Drywoods, the more “tidy” of the two, push their poop out of their living spaces whereas Subterraneans prefer to use their liquid droppings, mixing it with dirt, debris and saliva to construct a sort of covered termite superhighway. They use these poop based mud tube highways to travel to their next food source, which just might be your house.
Subterranean termites also construct nests from their droppings or use their poop based “cement” to heal breaches in nests established deep within wood sources. Because of the fluid nature of their poop and their extensive use of droppings as part of their nest construction activities, discrete piles or mounds of their waste aren’t likely to be found and their absence cannot be used to discount the likelihood of an infestation.
So, if they’re harder to spot than Drywood termites, where should one look to find Subterranean termites within their home?
When it comes to houses, they are most commonly found in chimneys and empty wall spaces. They also often build such nests if moisture is allowed to regularly collect inside the wall cavity, say from leaking pipes, shower recess, faulty plumbing, guttering, broken roof tiles, etc.
They are super secretive, preferring to enter buildings through areas that are often inaccessible to inspection such as through in-fill patios, fire heaths, expansion joints and cracks in concrete slab flooring.
Old or New Droppings? Does This
Determine Your Actions?
You might think if the droppings are old, that the termites may have moved on, and you don’t have to tackle the problem.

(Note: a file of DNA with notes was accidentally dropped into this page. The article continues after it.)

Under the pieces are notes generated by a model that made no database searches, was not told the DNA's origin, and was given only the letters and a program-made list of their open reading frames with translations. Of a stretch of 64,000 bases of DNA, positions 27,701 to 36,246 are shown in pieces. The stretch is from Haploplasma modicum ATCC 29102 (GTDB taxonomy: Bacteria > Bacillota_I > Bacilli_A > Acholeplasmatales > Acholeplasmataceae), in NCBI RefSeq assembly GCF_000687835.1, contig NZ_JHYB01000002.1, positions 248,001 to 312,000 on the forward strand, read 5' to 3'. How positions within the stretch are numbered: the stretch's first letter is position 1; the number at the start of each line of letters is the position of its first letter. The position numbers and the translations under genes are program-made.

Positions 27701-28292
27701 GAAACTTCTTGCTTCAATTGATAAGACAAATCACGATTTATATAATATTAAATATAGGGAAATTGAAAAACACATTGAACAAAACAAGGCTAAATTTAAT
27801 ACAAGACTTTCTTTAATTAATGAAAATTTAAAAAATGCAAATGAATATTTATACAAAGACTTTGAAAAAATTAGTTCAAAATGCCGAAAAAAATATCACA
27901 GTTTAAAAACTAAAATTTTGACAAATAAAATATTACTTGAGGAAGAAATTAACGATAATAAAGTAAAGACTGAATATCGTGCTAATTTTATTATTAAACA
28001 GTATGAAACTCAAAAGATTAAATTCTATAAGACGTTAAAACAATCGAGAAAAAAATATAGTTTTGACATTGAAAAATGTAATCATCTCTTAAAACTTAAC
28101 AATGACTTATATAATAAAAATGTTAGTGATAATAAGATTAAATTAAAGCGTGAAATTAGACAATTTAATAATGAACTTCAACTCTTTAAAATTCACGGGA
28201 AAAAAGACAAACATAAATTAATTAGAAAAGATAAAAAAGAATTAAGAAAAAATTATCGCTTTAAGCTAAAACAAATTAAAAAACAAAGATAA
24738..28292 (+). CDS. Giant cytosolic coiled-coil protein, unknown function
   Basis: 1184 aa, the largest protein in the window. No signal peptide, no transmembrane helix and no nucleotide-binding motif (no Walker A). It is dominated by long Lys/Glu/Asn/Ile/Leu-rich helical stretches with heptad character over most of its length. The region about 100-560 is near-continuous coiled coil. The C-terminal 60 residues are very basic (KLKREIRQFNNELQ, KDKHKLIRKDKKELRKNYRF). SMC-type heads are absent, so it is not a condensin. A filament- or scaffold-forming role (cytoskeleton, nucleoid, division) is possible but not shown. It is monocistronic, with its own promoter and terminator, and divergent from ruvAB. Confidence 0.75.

However, this isn’t the case!
First of all, there is no way to determine if droppings are new or fresh, they look exactly the same.
But also, it’s improbable the termites have gone. Wat’s more likely is they have just started pushing out their waste elsewhere and not onto the pile you have found and are currently looking at.
Other “Types” of Termite Residue
Termite droppings don’t exclusively consist of their poo…they “drop” other things as well that might clue you in to their unwanted intrusion into your home. Here are some additional signs of termites that you should look out for.
Discarded wings are another often overlooked clue of their presence.
When termites reach an adult stage they grow wings and eventually shed them. When they are in their flying stage of adulthood they are often referred to as swarmers. After the swarmers land in their intended destination they shed their wings. If their intended destination was somewhere within your home or structure then those wings should be visible somewhere.
Of course these wings are small but if you know what you’re looking for it is possible to detect them. They will be found in pairs of identical wings.
Check on wooden floors, window sills, and any spiderwebs in your house. If you have found termite droppings and wings in an area you can do a quick test with a screwdriver to get a general idea if you have a problem area.
Take the end of the screwdriver (Phillips or standard) and tap along the wood around the area the wings or dropping were found. If the termites are inside the wood and have been eating away the cellulose for a considerable amount of time… there will be a hollow type of noise when you tap over the previously infested areas.
This sound will sound different from solid wood being tapped on. Again this is only a quick field test but when accompanied with other signs of termites, it is probably time to get an professional inspection done to assess the damage and then recommend treatment options.
Drywood termite droppings
Is Termite Excrement Dangerous or Toxic?
The short answer is NO.
While the list of animal and insect droppings that are potentially harmful and toxic is long, termite droppings are not are not on that list. Actually, termite dirt piles have been recognized to be rich in magnesium (a good thing). In fact, certain African tribes have even been known historically to use termite dung as a dietary supplement. Yummy.
Suffice this to say that the toxicity of termite droppings in your home, if you should spot them, should be the least of your worries.
Hopefully this article has given you a better understanding into the intricacies of termites and their droppings.